- Spots, Stripes, Stipples, Freckles, Marks, and Stains:Variations in Skin Pigmentation and the Emergence of Race in the Early Modern Period
This co-edited special section of the Journal for Early Modern Cultural Studies investigates the representation of skin color, a phenomenon that traverses racial boundaries from the mid-seventeenth to the early nineteenth centuries, particularly in the context of the scientific revolution. The authors of the essays in this collection are intrigued by case histories and emergent scientific or pseudo-scientific understandings of stippled, spotted, striped, dappled, marbled, mottled, speckled, parti-colored or otherwise marked skin. Such variations in human pigmentation seem to confer a liminal racial status upon the human bodies that these texts describe, investigate, adore, or otherwise scrutinize.
Discussions of race and science during the early modern period and the eighteenth century usually focus on a large-scale transition from geo-humoral or climatological theories to pseudo-scientific racism (Hannaford, Kidd, Stepan, Wheeler). Discussions of scientific societies also tend to structure themselves around some version of this transition, a tendency that inevitably determines what material is considered in the first place (Curran, Malcolmson, Taylor). In other words, scholars often find their investigations subject to confirmation bias: looking for evidence of a movement from geohumoralism, heliotropy and loose mythologies of race and skin color towards a more unified myth of racialism, we perhaps overlook primary sources that challenge this assumed historical trajectory. This attempt to establish a history of race also influences those who participate in this debate in early modern studies, whether such scholars argue that race and racism have always existed, or began with colonization in the fifteenth century (Adelman, Burton, Hall, Loomba); [End Page 134] whether they contend that race was gradually produced during the seventeenth century (Amussen, Floyd-Wilson); or whether they keep both possibilities in mind (Iyengar, Hendricks).
Our cluster of essays focuses on the instabilities and contradictions that emerge in published medical and learned accounts of individuals with stippled, spotted, or parti-colored skin throughout this period. Each of the essays assesses unexpected disruptions of the line between white and non-white skin. This kind of case history opens up contemporary thought, regarding racial difference, to analysis in fascinating ways. As natural philosophers confront the mixing of what they usually find distinguished, or in fact would prefer to distinguish, they struggle to reestablish cherished categories or to protect their preconceptions by imposing new divisions. Their assumptions then become more visible, and, subsequently, they often strain to reaffirm their theories.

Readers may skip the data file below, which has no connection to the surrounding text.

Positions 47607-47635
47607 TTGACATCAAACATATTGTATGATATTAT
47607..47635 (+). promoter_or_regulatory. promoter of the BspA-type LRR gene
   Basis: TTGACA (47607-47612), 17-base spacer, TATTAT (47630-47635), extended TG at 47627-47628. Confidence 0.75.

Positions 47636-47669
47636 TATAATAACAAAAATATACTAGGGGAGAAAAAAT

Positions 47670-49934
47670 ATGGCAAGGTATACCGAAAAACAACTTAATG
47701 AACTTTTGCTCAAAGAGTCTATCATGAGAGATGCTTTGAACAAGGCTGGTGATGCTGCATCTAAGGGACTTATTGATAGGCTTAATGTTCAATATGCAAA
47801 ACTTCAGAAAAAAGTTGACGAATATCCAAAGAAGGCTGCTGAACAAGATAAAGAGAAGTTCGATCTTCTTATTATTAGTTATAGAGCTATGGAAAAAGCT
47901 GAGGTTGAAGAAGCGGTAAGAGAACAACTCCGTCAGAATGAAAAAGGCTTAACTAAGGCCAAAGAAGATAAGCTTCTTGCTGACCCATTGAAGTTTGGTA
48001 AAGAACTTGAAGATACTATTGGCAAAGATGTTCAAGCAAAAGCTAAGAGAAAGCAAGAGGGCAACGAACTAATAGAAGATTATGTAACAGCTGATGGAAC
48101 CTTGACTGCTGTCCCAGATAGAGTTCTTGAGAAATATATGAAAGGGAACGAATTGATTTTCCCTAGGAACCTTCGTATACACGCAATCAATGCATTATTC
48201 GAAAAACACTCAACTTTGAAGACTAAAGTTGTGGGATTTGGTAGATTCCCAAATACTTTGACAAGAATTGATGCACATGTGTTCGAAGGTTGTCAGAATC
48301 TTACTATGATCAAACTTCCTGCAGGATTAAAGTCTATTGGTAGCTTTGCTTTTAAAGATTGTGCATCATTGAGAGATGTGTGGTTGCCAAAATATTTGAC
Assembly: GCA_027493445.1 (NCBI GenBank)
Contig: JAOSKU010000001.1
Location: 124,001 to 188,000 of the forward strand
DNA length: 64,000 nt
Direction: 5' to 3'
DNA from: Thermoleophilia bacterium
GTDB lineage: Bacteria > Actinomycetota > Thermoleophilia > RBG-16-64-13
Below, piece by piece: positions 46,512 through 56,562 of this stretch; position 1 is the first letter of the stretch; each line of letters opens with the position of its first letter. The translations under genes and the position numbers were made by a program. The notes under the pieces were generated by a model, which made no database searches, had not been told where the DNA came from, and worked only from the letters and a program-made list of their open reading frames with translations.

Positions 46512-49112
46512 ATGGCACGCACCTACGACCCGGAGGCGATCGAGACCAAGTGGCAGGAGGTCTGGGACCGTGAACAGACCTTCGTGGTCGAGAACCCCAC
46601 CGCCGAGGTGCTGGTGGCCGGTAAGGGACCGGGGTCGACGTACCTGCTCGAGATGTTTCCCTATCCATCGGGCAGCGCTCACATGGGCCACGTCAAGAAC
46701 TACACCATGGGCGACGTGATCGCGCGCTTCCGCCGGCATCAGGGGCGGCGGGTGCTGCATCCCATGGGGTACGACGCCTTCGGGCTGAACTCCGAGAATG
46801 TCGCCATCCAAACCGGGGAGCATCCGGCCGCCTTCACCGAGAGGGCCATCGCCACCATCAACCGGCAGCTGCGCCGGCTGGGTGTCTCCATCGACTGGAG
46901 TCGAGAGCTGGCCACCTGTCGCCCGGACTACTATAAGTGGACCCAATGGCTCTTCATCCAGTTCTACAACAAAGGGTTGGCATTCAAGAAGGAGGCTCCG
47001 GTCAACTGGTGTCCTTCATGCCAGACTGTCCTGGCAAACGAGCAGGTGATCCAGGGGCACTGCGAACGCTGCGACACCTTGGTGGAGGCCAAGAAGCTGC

The liminality of these cases obstructs easy conclusions by natural philosophers as well as by scholars of race today. As Charles D. Martin suggests, "With whiteness invented and beatified, the albino body of the white African emerges as a possible challenge, an obstacle to this new binary of black and white" (5). These doubts and concerns had already circulated around the early modern Atlantic, as a new collection edited by Pamela Patton explores. An essay by Illona Katzew explicitly connects the growth of the slave trade (and doubt about its legitimacy) to the increasingly strident imputation of African origins to albino or "spotted" black bodies: "The need to underscore the black origin of the albino woman reflects European and creole anxieties over the instability of skin color, and the concomitant blurring of racial boundaries that could undermine their ability to rule—including implicit fears about the legitimacy of the slave trade" (163).
At times, then, natural philosophers seem motivated simultaneously by the desire to establish the unity of mankind through their use of climate theory and by the hope for some sign that their own whiteness indicates superiority. In other cases, the failure of natural philosophers to establish a trustworthy basis for difference by way of their experiments with skin color suggests a yearning for the definitive categories that race could provide. Whiteness can also be unstable in this literature, requiring less or more evidence of unmarked "fairness." Those scientists and medical men who cherished race as an established principle were less able to tolerate the contradictions of freckled or spotted skin, [End Page 135] and less likely to make great efforts to reject evidence...